Cabbage
    
Brassica Oleracea 

Cabbage was considered by the Greeks to be a tonic and a rejuvenator.  Other vegetables that are in the same family are Broccoli, Brussels Sprouts, Cauliflower, Collards, Kale, Kohlrabi, Mustard Greens and  Mustard Seed.  The wild form of cabbage was probably known to ancient people a long time before Christ, although it is uncertain whether the cabbage mentioned in ancient times was the heading type or the wild form having only a head of loose leaves. 

When you cook cabbage in any of its forms the odor you smell is the mineral sulfur evaporating into the air.  Cabbage contains a large amount of this very important mineral that is a key to its health and healing powers.  Studies have proven that the sulfur amino acids in cabbage are very good for lowering elevated serum cholesterol, calming agitated nerves and anxiety , lifting a depressed spirit and helping to bring on a good night’s rest. 

This same sulfur also stimulates the production of friendly micro flora within the colon thus promoting increased bowel movements.   The body is stimulated in general by consuming the raw sauerkraut juice. This juice can also be a powerful laxative especially when it is mixed with some tomato juice. The vitamin C and lactic acid content of sauerkraut juice is very high and this endows the juice with many beneficial properties.

As far as vegetables go, both the red and green varieties of the cabbage are considered among the healthiest, and among the cheapest of all the vitamin rich and protective foods. Cabbage is well known for its high vitamin C content and it is an excellent source for this particular vitamin comparable to the citruses. Where citrus fruits are not available or cannot be consumed due to health reasons, it is possible to supplement vitamin C natural by drinking the raw cabbage juice.  This herbal juice of the cabbage can be prepared in a more palatable manner by combining with a much more milder vegetable juice, such as common celery or tomato juice.   Other nutrients also exist in fair amounts in raw cabbage, it has a small of vitamin A, and high levels of thiamine - vitamin B1.   Though it has a very low calorific value, the cabbage is very high in useful roughage and cellulose; it also gives an alkaline chemical reaction in the laboratory.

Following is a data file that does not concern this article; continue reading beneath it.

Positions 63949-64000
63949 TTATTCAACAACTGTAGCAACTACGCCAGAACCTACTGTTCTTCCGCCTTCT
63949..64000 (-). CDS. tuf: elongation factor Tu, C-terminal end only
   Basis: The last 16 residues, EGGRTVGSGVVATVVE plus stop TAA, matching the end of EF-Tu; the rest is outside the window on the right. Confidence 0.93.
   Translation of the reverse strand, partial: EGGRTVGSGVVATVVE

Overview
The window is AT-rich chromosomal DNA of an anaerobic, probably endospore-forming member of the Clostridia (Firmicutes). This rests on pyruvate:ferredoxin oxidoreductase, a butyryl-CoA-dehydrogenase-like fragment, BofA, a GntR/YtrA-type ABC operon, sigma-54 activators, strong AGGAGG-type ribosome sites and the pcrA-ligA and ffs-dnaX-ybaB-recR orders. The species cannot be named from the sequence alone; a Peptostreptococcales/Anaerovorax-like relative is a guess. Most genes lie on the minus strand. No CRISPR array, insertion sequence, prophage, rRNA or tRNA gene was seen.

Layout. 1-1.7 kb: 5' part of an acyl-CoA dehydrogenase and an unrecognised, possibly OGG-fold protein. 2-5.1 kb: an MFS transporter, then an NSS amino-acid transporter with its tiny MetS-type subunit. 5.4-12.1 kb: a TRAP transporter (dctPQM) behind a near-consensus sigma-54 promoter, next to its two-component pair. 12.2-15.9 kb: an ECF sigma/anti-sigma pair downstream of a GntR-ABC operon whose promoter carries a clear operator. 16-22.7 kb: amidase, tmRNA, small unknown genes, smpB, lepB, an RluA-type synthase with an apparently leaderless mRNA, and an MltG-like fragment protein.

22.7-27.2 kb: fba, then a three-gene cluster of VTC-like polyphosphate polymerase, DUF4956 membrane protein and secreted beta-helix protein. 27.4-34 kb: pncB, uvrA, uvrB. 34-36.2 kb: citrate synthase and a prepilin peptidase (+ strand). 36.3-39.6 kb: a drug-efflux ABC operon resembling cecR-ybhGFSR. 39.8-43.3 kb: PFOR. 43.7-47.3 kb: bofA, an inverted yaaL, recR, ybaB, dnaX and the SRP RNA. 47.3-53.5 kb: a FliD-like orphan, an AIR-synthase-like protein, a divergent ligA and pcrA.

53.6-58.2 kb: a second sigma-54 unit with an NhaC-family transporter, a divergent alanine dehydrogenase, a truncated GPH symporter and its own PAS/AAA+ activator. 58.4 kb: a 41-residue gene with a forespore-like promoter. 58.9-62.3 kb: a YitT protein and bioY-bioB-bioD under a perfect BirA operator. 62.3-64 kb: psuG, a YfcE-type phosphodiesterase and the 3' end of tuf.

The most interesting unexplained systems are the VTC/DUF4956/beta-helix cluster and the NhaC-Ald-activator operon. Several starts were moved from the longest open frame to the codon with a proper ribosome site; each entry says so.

Cabbage has a high calcium content, and also has high content of other essential minerals. The essential mineral potassium is also found in high quantities in the cabbage, at the same time, the cabbage also contains high amounts of chlorine, and boron.   It also has good amounts of the mineral iodine - essential for the thyroid gland, it has high levels of the essential mineral phosphorus, it has important metabolic salts such as the mineral sodium, and it is also a sulfur rich vegetable.

In the May, 1978 issue of Cancer Research Dr. Lee W. Wattenberg of the Department of Laboratory Medicine and Pathology at the University of Minnesota in Minneapolis studied vegetables in the cabbage family and found that they inhibit the development of harmful chemical carcinogens within the body.

Boron is known to rise estrogen levels in the blood which can preserve bone and help prevent osteoporosis.  Cabbage is higher in boron as mentioned above, than almost any other vegetable with a count of 145 parts per million dry weight.  

Raw cabbage juice is one of the top remedies for ulcers.  Cabbage juice contains considerable amounts of glutamine and S-methyl-methionine, two compounds that are cause anti-ulcer activity in the digestive system.

Sources:
The Juicing Book by Stephen Blauer, Avery Publishing Group Inc., NY, 1989
Cabbage. Brassica oleracea, www.herbs2000.com/herbs/herbs_cabbage

 
Important Note:
The information presented herein by The Natural Path Botanicals is intended for educational purposes only. These statements have not been evaluated by the FDA and are not intended to diagnose, cure, treat or prevent disease. Individual results may vary, and before using any supplements, it is always advisable to consult with your own health care provider.

Contact Us - About - Glossary - Disclaimer - Links - Sitemap
Ailments - Herbs - Supplements - Health - Programs - Articles - My Blogs - Products
 


©2007 The Natural Path Botanicals | Herbal Remedies | Natural Healing Herbs